Project description:Nitrogen balances were measured in isolated perfused rat livers in the presence and absence of nitrogen donors. In all instances the balance apparently was incomplete. The expression [alanine][alpha-oxoglutarate]/[pyruvate][glutamate] remained fairly constant under the metabolic conditions studied, indicating that it may be at near-equilibrium. The source of the extra nitrogen seems to be derived from increased hepatic proteolysis. The addition of a nitrogen donor to the perfusate arrested proteolysis, as did the addition of pyruvate. The free mitochondrial [NAD(+)]/[NADH] ratio, calculated from the glutamate dehydrogenase and beta-hydroxybutyrate dehydrogenase reactants, showed similar values and exhibited parallel changes under most metabolic situations studied. These results suggest that, under the reported experimental conditions, both dehydrogenases share a common mitochondrial NAD pool. Glutamate dehydrogenase plays an important role in hepatic nitrogen metabolism in vivo.
Project description:1. Turnover of intracellular proteins in cultured mouse macrophages was found to be slightly accelerated by the omission of serum from the culture medium. Media containing 10% (v/v) or more of serum established basal degradation rates in the cultures. 2. Basal degradation rates varied considerably between experiments, probably as a result of variable activation in vivo of the macrophages. 3. The selective carboxyl proteinase inhibitor pepstatin, which appeared to enter the lysosomes of the cells by pinocytosis, gave a progressive inhibition of basal proteolysis up to a maximum of about 40%. Cellular cathepsin D was largely inhibited after 48h of cultivation with pepstatin (100 micrograms/ml). 4. Leupeptin and 7-amino-1-chloro-3-tosylamidoheptan-2-one are less selective proteinase inhibitors. They also induced 25--35% inhibition of degradation, but their actions may not have been restricted to lysosomes. 5. Several solutes and particles that are endocytosed by macrophages and stored in lysosomes induce some inhibition of basal proteolysis, whether or not they themselves are substrates for proteolysis. 6. Colchicine was without effect on protein degradation, but cytochalasin B and the local anesthetics lidocaine and procaine, all of which have effects on microfilaments, were significantly inhibitory. This inhibition may result from a decrease in the rate of autophagy, and thus of lysosomal proteolysis, due to prevention of microfilament action.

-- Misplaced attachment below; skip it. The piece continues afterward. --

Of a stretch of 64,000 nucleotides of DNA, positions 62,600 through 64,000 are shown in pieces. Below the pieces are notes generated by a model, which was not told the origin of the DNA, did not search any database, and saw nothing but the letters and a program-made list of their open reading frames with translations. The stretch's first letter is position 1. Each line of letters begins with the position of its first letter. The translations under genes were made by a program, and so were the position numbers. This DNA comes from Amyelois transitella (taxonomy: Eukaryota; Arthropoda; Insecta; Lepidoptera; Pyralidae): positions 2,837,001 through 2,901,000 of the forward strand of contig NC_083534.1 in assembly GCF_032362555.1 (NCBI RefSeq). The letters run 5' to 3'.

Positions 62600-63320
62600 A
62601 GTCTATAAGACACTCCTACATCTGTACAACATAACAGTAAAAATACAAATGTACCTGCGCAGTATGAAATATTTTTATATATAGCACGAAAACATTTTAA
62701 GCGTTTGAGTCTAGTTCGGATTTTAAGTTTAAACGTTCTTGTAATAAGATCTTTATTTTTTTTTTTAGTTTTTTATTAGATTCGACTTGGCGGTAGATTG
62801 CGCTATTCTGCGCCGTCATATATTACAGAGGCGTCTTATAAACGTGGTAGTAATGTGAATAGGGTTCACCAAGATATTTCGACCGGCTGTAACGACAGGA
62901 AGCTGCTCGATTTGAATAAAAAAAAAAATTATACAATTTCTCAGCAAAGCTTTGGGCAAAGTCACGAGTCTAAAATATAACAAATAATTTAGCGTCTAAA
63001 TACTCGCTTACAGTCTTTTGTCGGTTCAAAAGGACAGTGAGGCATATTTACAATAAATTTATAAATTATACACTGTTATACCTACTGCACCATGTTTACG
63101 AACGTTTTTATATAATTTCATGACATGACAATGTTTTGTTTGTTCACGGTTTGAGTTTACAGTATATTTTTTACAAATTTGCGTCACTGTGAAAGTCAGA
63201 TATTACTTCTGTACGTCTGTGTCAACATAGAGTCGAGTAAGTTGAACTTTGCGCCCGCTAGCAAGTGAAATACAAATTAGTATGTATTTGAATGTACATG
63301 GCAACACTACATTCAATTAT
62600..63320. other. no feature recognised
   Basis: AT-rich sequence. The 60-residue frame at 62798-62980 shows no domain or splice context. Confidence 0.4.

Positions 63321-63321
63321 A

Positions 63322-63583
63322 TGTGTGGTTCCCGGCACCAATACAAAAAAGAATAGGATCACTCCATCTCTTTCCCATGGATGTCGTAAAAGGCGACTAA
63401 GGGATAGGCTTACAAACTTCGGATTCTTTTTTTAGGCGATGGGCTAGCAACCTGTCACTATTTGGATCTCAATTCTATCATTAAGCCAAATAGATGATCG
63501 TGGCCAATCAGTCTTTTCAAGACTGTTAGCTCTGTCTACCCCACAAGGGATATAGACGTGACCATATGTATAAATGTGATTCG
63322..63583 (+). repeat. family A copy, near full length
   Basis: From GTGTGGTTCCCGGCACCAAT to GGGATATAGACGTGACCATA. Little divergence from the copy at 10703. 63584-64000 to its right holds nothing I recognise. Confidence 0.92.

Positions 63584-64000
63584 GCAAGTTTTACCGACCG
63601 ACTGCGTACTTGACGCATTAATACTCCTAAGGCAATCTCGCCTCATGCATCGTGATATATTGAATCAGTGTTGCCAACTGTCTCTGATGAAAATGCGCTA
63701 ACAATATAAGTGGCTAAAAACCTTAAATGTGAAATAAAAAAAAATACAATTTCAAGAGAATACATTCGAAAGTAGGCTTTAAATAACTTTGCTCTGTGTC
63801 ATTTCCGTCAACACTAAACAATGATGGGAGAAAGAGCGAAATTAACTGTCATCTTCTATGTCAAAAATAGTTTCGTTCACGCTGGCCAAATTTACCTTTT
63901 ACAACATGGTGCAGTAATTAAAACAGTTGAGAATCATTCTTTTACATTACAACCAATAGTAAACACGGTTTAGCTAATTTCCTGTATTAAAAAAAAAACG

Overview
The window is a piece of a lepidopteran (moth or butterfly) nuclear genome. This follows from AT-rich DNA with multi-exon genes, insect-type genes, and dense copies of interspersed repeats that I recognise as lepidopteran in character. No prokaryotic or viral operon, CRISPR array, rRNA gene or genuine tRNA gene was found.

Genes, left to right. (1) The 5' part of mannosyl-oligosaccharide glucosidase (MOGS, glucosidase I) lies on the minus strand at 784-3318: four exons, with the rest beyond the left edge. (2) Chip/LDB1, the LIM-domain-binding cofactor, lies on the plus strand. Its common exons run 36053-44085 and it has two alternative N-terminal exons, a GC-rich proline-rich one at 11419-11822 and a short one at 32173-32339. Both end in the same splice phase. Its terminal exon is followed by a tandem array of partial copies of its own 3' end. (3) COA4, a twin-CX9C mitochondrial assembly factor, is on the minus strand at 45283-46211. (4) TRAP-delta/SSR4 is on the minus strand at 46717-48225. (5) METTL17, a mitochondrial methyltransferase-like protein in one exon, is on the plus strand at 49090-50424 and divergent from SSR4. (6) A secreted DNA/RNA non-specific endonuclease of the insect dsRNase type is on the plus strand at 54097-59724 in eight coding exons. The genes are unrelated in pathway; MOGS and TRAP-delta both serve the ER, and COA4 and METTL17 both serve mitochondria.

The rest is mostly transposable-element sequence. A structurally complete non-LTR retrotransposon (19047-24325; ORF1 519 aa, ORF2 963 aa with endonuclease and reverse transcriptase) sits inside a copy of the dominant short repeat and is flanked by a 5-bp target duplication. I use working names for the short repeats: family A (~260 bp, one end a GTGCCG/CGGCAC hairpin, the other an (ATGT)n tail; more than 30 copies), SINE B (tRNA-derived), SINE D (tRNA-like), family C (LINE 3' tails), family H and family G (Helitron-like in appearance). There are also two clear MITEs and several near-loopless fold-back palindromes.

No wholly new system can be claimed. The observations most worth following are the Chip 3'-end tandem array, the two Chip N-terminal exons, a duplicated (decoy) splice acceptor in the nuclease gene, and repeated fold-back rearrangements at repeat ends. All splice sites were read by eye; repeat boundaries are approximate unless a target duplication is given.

Project description:Diabetic cardiomyopathy (DCM) is a frequent complication occurring even in well-controlled asymptomatic diabetic patients, and it may advance to heart failure (HF). Recent Advances: The diabetic heart is characterized by a state of "metabolic rigidity" involving enhanced rates of fatty acid uptake and mitochondrial oxidation as the predominant energy source, and it exhibits mitochondrial electron transport chain defects. These alterations promote redox state changes evidenced by a decreased NAD+/NADH ratio associated with an increase in acetyl-CoA/CoA ratio. NAD+ is a co-substrate for deacetylases, sirtuins, and a critical molecule in metabolism and redox signaling; whereas acetyl-CoA promotes protein lysine acetylation, affecting mitochondrial integrity and causing epigenetic changes.DCM lacks specific therapies with treatment only in later disease stages using standard, palliative HF interventions. Traditional therapy targeting neurohormonal signaling and hemodynamics failed to improve mortality rates. Though mitochondrial redox state changes occur in the heart with obesity and diabetes, how the mitochondrial NAD+/NADH redox couple connects the remodeled energy metabolism with mitochondrial and cytosolic antioxidant defense and nuclear epigenetic changes remains to be determined. Mitochondrial therapies targeting the mitochondrial NAD+/NADH redox ratio may alleviate cardiac dysfunction.Specific therapies must be supported by an optimal understanding of changes in mitochondrial redox state and how it influences other cellular compartments; this field has begun to surface as a therapeutic target for the diabetic heart. We propose an approach based on an alternate mitochondrial electron transport that normalizes the mitochondrial redox state and improves cardiac function in diabetes. Antioxid. Redox Signal. 00, 000-000.